Copyright © 2017 Albuquerque Journal
SANTA FE – A $6.1 billion budget plan and a $350 million-plus tax package to help pay for it are headed to Gov. Susana Martinez’s desk, after the Democratic-controlled House gave its final approval to the measures Friday.
But with just hours left until today’s noon adjournment of a 60-day legislative session, the two-term Republican governor was not expected to welcome the bills with open arms.
Her chief of staff accused lawmakers of wasting time on meaningless legislation and allowing lobbyists to block a proposal to overhaul New Mexico’s gross receipts tax system, which many had hoped would be part of a final budget deal.
“The governor will use her veto pen once again to ensure responsibility,” Martinez’s chief of staff, Keith Gardner, told the
Journal . “The tax-and-spend liberals are alive and well at the Roundhouse.”
While Gardner suggested the governor will closely review the proposed budget and tax bills in the coming days, he said it’s likely lawmakers will have to return to Santa Fe for a special legislative session – or face the possibility of a state government shutdown due to low revenue levels.
However, Sen. Joseph Cervantes, D-Las Crues, indicated lawmakers might try to override the governor’s veto, if Martinez does ax the spending bill.
“The state cannot afford to be without a budget,” Cervantes told reporters Friday.
However, it was unclear whether Democrats would be able to successfully override a veto, especially in the House, where the budget and tax bills passed on largely party-line votes.
New Mexico’s budget problems have cast a long shadow over this year’s session, as lawmakers acted in the session’s opening days to approve a solvency package that plugged a budget gap for the current fiscal year, which ends in June.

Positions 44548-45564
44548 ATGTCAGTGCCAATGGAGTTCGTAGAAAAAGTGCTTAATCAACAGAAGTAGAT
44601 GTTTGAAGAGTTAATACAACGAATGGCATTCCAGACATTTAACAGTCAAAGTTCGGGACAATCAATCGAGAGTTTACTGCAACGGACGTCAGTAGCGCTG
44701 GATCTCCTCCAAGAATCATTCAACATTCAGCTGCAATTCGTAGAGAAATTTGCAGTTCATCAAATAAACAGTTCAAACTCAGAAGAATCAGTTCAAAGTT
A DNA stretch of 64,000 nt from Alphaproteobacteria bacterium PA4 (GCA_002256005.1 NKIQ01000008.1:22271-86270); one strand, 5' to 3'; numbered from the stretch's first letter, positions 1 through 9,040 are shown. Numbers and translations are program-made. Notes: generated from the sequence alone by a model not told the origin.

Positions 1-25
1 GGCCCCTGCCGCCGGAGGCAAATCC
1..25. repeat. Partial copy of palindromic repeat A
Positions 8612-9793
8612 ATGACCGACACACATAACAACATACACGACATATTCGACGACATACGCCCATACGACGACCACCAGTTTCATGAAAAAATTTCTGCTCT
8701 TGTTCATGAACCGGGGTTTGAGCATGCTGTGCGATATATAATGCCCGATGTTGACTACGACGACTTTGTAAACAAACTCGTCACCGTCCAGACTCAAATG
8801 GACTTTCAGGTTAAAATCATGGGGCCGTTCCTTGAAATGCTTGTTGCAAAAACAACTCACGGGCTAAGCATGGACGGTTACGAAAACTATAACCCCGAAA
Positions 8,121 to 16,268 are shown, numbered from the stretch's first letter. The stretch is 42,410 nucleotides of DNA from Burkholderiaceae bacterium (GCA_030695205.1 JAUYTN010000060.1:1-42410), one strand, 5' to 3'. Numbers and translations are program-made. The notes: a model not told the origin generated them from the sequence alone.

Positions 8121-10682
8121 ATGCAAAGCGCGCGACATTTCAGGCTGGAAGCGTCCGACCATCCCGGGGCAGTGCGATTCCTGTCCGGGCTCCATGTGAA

Putting together a spending blueprint for the coming year has proved trickier, as majority Democrats and the Governor’s Office have continued to disagree over how to properly fund state government.
In addition, Democratic leaders and the governor have clashed this week over the legality of some of Martinez’s vetoes and the pace of Senate confirmation hearings. She vetoed eight bills this week with little explanation, other than to say they weren’t necessary for the health, safety and welfare of New Mexicans.
Lawmakers were expected to work late Friday on a range of other bills, after both the House and Senate were in session until after midnight the night before.
The $6.1 billion budget bill approved Friday, House Bill 2, would keep state spending levels largely flat for the fiscal year that starts in July but would increase spending on K-12 public schools and the state’s cash-strapped judicial system. Universities would be among those facing budget reductions under the plan.
“Our budget safeguards the top priorities of hardworking New Mexico families – education, health care, economic development and other vital services,” said House Speaker Brian Egolf, D-Santa Fe, after Friday’s vote.